Out of Control Book Summary - Out of Control Book explained in key points
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Out of Control summary

The New Biology of Machines, Social Systems and the Economic World

4.2 (41 ratings)
20 mins

Brief summary

Out of Control by Kevin Kelly explores the future of technology and the ways in which it can help us better understand the world around us. The book advocates for using technology in a more organic and decentralized way, which can lead to a more sustainable and fulfilling future.

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    Out of Control
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    The future of technology will see the merging of natural and artificial characteristics.

    Think back to the year 1994 – if you were alive then. Remember how back then the internet had not yet really caught on, and there were no social networks, tablets or camera phones?

    Well, despite this technological “primitivity” scientists and technologists back then were already asking the same questions raised today about the future of technology.

    One such key question is: How can we drive technological progress by learning lessons from nature?

    As an example, consider artificial intelligence. At the moment, computers and machines can only perform the tasks they are programmed to do: they only exhibit clockwork logic. For instance, if you program a machine to build a car door, it can repeat this task over and over again, but it can’t do anything else without being reprogrammed.

    But in nature, we find far more complex “technology.” Take the human brain, for example. It can think, learn and evolve thanks to the experiences it gathers. This is known as vivid logic, and if we wish to improve on artificial intelligence, we need to emulate this vivid logic in machines too.

    Yet learning from nature is just one lane in a two-way street: we can also add elements of technology to nature. In other words, while we can learn from nature to build machines that are capable of learning, we can also enhance natural systems with the help of technology.

    One example of this is bioengineering: breeding and modifying plants and animals in specific ways designed to benefit mankind – for example, by selectively breeding cows so that their offspring produce more milk.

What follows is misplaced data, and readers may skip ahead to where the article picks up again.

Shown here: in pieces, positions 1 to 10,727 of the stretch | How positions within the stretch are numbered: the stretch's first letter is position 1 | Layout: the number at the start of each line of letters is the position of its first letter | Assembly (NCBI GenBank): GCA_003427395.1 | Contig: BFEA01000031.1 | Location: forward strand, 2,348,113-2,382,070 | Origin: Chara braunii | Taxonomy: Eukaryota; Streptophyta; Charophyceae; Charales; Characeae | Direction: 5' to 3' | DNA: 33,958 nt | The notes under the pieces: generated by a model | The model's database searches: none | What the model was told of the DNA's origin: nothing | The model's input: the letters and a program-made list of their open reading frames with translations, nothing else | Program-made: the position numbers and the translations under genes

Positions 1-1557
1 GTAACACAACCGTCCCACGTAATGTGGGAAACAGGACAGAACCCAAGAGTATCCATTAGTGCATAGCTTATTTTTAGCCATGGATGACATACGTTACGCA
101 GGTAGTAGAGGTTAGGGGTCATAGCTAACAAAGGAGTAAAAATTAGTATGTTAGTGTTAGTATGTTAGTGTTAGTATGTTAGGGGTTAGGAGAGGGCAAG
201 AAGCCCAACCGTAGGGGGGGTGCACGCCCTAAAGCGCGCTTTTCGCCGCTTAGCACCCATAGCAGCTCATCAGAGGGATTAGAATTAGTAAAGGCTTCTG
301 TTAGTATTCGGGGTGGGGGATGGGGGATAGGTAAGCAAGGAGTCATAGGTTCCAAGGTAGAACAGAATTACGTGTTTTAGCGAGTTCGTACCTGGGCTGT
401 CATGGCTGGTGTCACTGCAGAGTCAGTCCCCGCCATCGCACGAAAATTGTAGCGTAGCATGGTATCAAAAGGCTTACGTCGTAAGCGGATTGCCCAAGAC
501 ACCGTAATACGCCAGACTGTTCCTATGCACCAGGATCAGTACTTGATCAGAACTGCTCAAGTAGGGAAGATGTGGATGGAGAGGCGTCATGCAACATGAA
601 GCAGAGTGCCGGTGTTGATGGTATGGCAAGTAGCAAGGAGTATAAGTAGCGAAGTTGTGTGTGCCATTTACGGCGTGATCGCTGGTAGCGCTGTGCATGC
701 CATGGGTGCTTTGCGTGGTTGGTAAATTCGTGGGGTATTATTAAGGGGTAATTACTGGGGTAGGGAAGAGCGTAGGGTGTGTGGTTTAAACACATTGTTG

Going even further, we can also see the convergence of nature and technology in bionic vivisystems: networks of individuals and machines in which the network itself is a living entity. One natural example of a vivisystem in nature is a beehive, which is capable of learning, adapting and surviving, but is not an individual organism in itself.

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    What is Out of Control about?

    Though written from the perspective of 1994, these blinks paint a startlingly current and still futuristic image of how technological developments like the internet and artificial intelligence could affect society and humanity.

    Out of Control Review

    Out of Control (2019) by Kevin Kelly is a thought-provoking exploration of the complex systems that shape our world. Here's why this book is worth reading:

    1. It offers insightful perspectives on how technology, biology, and society interact, revealing the interconnectedness of our world.
    2. Through vivid examples, the book demonstrates how emergent behaviors and self-organization play a crucial role in shaping our future.
    3. With its engaging storytelling and thought-provoking ideas, Out of Control challenges conventional thinking and dares readers to embrace the chaos and unpredictability of our complex world.

    Best quote from Out of Control

    A law of God: When something works, dont mess with it; build on top of it.

    —Kevin Kelly
    example alt text

    Who should read Out of Control?

    • Fans of science fiction
    • People interested in the long-term impact of the internet on society
    • Futurists and visionaries

    About the Author

    Kevin Kelly is the founding executive editor of Wired magazine, a leading source of analysis on the societal effects of cutting edge technological advances.

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    Out of Control FAQs 

    What is the main message of Out of Control?

    The main message of Out of Control is that complexity and chaos can lead to emergent order and innovation.

    How long does it take to read Out of Control?

    The reading time for Out of Control varies depending on the reader, but it generally takes several hours. The Blinkist summary can be read in just 15 minutes.

    Is Out of Control a good book? Is it worth reading?

    Out of Control is a fascinating read that explores the relationship between technology and nature. Highly recommended.

    Who is the author of Out of Control?

    Kevin Kelly is the author of Out of Control.

    What to read after Out of Control?

    If you're wondering what to read next after Out of Control, here are some recommendations we suggest:
    • The Inevitable by Kevin Kelly
    • Superintelligence by Nick Bostrom
    • Phaedo by Plato
    • Good Energy by Casey Means
    • Deep Work by Cal Newport
    • Healthy Kids, Happy Kids by Elisa Song
    • 168 Hours by Laura Vanderkam
    • The Bullet Journal Method by Ryder Carroll
    • Burnout Immunity by Kandi Wiens
    • Atlas of AI by Kate Crawford